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PGA’s girls and women tournament ended Sunday with Aimee Caligiore as the winner

HARTFORD-- PGA’s girls and women tournament ended Sunday Aimee Caligiore.

Officials with the PGA’s Connecticut Section is in its 4th year hosting the girls and women tournament.
Players competed along the more than 5,543 yard course all looking to earn top golfer.

Executive Director of the competition, Thomas Hantke said, “They really enjoy, they enjoy the intensity of it, the competition of it… the comradely of seeing their fellow competitors.”

Hantke says this tournament is the milestone of getting the sport of golf in Hartford active again.
He says since the revitalization of the park back in 2013 he’s seen the park grow in many ways and even now he is starting to see players from across the world.

Hantke said, “There’s one from Canada playing, there is one from Venezuela playing, and certainly the word is getting out…there is a girl from Orlando, Florida.

Hantke says the next step hosting the junior PGA championships in July which will be the first time ever to be held in the state.

Hantke said, “We’re very proud that we will be able to showcase the golf course and Hartford and the revitalization efforts that are going on here in the community.”

Officials say after the tournament ends they will be looking forward to the end of June when PGA’s junior tournament comes here to Keney Park, the winners will go along to the Championship in July.

Caligiore began the day tied with Elizabeth Choi after each shot a 1-over-par 71 in the opening round at nearby Goodwin Golf Course on Saturday. But five holes into the final round, Caligiore found herself four strokes back after she bogeyed No. 1 and made a double-bogey 6 at No. 5 while Choi was sinking 7-foot birdie putts at the third and fourth holes after a bogey at No. 2.

“I think the nerves got the best of me on the fifth hole, but I just told myself to stick to my game plan and look at my targets,” Caligiore said. “I told myself to forget about the double bogey because I was hitting the ball really well. I wasn’t going to force anything because you have to just try to control what you can control.”

Caligiore immediately heeded those thoughts, sinking birdie putts of 12 and 3 feet at the seventh and eighth holes to take a lead that she would never relinquish. The birdie at No. 7 was the first of two two-stroke swings in favor of Caligiore, who rallied from 4 down to 3 up over seven holes on the way to a closing even-par 70, a 36-hole total of 1-over 141 and a one-stroke victory over Choi.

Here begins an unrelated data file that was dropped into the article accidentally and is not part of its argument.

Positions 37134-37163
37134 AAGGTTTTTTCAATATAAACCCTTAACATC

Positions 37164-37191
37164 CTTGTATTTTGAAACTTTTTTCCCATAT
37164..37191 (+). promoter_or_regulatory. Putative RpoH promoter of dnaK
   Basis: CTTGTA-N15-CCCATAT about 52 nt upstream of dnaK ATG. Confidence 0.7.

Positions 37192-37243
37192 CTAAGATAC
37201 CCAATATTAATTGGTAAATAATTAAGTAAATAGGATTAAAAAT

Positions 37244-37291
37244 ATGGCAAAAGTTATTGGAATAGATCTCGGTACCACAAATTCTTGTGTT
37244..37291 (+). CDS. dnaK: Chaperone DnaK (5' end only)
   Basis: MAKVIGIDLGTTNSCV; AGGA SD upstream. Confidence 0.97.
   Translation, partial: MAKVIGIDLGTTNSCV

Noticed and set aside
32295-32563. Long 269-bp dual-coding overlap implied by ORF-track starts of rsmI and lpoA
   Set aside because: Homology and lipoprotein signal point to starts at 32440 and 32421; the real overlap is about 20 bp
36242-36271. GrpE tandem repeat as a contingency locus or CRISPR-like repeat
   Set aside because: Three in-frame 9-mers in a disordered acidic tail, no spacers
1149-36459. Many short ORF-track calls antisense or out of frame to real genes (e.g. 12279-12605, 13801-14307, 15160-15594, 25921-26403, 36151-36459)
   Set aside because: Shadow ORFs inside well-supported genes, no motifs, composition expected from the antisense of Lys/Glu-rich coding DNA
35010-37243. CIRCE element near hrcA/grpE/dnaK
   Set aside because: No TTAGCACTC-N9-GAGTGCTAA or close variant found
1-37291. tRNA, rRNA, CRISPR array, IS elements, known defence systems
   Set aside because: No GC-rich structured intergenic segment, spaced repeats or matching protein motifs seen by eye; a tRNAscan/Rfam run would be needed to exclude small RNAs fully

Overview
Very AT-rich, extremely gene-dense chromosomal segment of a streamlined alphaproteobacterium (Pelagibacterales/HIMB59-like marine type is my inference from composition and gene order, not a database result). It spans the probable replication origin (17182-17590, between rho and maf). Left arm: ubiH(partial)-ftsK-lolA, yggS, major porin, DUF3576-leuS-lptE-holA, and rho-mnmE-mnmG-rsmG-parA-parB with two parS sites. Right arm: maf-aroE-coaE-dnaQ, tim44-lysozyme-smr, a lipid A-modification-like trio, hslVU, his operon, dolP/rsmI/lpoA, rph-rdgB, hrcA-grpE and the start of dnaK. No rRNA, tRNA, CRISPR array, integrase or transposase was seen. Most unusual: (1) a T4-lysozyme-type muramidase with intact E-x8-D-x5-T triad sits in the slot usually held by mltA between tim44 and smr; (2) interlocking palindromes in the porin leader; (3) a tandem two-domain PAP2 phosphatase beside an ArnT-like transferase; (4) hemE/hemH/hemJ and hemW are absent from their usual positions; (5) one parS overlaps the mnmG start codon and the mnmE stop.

The key moment in Caligiore’s first win as a professional was the par-4 12th hole, where the long-hitting Choi knocked a 50-yard wedge shot over the green into a bunker and missed a 10-foot, par-saving putt. Meanwhile, Caligiore hit a wedge to 18 feet and made the putt for birdie and then doubled her lead to two when Choi bogeyed the par 3-13th hole.

Caligiore extended her advantage to three strokes with a wedge shot from 100 yards that stopped 6 feet from the cup, setting up another birdie at the 14th hole. Caligiore bogeyed the difficult par-4 15th hole when her approach came up short and rolled 25 yards backward down an embankment, and Choi made it quite interesting when she nearly holed her approach at No . 17, settling for a birdie that got her within a shot.

“I was so shaking,” a smiling Caligiore said of her final stroke. “I just took two practice strokes to get the feel and managed to knock it in.”

Caligiore, 28, said her first pro check will go toward expenses, including the LPGA Tour qualifying school in August. She grew up in Lake Placid, N.Y., and graduated in 2013 from St. Lawrence University, where she was a Division III All-American who won twice. She turned pro in 2014 and moved to Orlando, Fla., where she began playing on the Eggland’s Best Ladies Professional Tour.

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